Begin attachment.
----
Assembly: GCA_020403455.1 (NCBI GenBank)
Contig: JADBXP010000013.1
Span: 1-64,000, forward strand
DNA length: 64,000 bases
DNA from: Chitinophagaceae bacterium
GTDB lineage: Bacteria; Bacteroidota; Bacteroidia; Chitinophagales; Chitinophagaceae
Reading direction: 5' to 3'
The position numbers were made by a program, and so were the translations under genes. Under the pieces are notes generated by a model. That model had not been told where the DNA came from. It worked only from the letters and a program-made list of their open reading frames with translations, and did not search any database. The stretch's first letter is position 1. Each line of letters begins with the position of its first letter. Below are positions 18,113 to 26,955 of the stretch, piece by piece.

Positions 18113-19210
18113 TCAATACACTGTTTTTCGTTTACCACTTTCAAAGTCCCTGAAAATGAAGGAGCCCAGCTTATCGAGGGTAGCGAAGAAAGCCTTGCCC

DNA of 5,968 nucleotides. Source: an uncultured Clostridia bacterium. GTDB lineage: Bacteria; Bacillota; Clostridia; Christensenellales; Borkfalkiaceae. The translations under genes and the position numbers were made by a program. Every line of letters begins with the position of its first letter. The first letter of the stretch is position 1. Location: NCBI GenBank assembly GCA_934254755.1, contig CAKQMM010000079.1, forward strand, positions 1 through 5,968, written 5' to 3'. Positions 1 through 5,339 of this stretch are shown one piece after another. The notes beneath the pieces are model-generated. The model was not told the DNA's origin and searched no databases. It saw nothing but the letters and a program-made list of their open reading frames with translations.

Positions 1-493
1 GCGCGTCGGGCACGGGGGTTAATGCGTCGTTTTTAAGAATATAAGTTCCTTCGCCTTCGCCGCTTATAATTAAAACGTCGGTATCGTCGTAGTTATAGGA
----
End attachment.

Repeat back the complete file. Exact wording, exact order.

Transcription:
Assembly: GCA_020403455.1 (NCBI GenBank)
Contig: JADBXP010000013.1
Span: 1-64,000, forward strand
DNA length: 64,000 bases
DNA from: Chitinophagaceae bacterium
GTDB lineage: Bacteria; Bacteroidota; Bacteroidia; Chitinophagales; Chitinophagaceae
Reading direction: 5' to 3'
The position numbers were made by a program, and so were the translations under genes. Under the pieces are notes generated by a model. That model had not been told where the DNA came from. It worked only from the letters and a program-made list of their open reading frames with translations, and did not search any database. The stretch's first letter is position 1. Each line of letters begins with the position of its first letter. Below are positions 18,113 to 26,955 of the stretch, piece by piece.

Positions 18113-19210
18113 TCAATACACTGTTTTTCGTTTACCACTTTCAAAGTCCCTGAAAATGAAGGAGCCCAGCTTATCGAGGGTAGCGAAGAAAGCCTTGCCC

DNA of 5,968 nucleotides. Source: an uncultured Clostridia bacterium. GTDB lineage: Bacteria; Bacillota; Clostridia; Christensenellales; Borkfalkiaceae. The translations under genes and the position numbers were made by a program. Every line of letters begins with the position of its first letter. The first letter of the stretch is position 1. Location: NCBI GenBank assembly GCA_934254755.1, contig CAKQMM010000079.1, forward strand, positions 1 through 5,968, written 5' to 3'. Positions 1 through 5,339 of this stretch are shown one piece after another. The notes beneath the pieces are model-generated. The model was not told the DNA's origin and searched no databases. It saw nothing but the letters and a program-made list of their open reading frames with translations.

Positions 1-493
1 GCGCGTCGGGCACGGGGGTTAATGCGTCGTTTTTAAGAATATAAGTTCCTTCGCCTTCGCCGCTTATAATTAAAACGTCGGTATCGTCGTAGTTATAGGA